Working in the Netherlands

Working in the Netherlands and want to know what your rights are? Then you’ve come to the right place! Here’s all you need to know about vacations, free time and working hours in the Netherlands. That way you can know if you’ve been unpaid and underappreciated (tut, tut).

Before we begin, I’ll briefly explain some important pointers to you, to get you started on your rights when working in the Netherlands. If you’re working over here, then the law applies to you, even if another law is present in your employment. Always remember that folks!

Firstly, when you start working in the Netherlands, you will be given a fixed-term contract. You may be used to be automatically permanently employed – but it doesn’t work like that here. You will have a contract and then they will choose whether to extend it when the time comes – you can have no more than 3 contracts, you must either be let go or employed permanently. It’s incredibly difficult to get rid of an employee if they are employed on a permanent contract, so they need to be sure that you’re going to be good to them. It’s also important to note that if you have more than a 6-month gap, the contracts restart again (how annoying)!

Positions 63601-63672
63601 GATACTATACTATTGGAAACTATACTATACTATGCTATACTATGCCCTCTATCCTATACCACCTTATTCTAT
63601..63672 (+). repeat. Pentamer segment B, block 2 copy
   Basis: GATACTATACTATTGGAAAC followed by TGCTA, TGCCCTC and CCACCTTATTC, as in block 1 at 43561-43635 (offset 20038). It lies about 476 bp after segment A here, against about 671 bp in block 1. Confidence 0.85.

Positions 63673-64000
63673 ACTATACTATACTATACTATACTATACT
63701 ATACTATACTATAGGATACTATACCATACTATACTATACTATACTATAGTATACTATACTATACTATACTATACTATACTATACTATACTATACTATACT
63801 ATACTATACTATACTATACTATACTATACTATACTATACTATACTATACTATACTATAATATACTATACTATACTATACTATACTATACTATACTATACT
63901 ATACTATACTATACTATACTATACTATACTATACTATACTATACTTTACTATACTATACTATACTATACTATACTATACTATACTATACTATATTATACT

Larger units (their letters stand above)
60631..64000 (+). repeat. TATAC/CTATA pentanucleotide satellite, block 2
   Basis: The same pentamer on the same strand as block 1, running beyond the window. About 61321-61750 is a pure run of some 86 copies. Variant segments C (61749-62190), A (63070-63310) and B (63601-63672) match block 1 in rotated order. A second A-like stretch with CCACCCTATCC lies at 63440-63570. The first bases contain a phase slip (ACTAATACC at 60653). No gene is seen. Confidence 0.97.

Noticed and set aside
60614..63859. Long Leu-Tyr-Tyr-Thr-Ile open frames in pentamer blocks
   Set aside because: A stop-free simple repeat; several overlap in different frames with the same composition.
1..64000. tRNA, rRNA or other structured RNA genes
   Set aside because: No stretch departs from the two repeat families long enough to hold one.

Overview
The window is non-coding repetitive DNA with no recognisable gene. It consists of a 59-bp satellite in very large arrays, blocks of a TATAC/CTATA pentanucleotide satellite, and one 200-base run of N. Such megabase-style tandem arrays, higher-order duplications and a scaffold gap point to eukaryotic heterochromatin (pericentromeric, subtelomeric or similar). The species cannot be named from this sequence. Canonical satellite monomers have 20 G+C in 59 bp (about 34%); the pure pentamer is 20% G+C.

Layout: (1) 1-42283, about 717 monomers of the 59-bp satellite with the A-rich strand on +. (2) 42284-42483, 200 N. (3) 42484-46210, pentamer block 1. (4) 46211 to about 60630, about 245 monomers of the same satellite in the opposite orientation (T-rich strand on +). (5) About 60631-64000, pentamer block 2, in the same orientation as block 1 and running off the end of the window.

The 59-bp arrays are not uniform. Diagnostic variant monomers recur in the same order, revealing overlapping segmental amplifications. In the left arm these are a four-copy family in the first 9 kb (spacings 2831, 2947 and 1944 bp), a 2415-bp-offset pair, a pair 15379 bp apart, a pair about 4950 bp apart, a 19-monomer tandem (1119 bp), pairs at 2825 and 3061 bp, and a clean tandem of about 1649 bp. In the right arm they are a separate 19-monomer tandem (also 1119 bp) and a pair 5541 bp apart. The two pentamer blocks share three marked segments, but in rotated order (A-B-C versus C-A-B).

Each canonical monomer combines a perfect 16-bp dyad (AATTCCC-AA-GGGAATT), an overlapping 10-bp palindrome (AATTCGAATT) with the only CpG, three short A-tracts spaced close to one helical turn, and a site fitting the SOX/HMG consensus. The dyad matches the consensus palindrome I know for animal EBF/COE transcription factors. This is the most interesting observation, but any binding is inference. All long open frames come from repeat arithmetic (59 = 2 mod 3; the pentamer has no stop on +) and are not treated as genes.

Lost your job? Don’t worry we have that covered in a completely other article. 😉

Holiday and vacation days in the Netherlands

Everyone is in need of a vacation every now and then! Want to work out how much you’re entitled to? Well, the legal minimum is 4 x the weekly working days. So it all depends on working hours in the Netherlands. So if you work 4 full days a week, 4 x 4 = 16 days holiday. However, there is a tendency for full-time workers to get 25 days holiday in the Netherlands (you’ve cashed in there!), alongside the usual Dutch national holidays.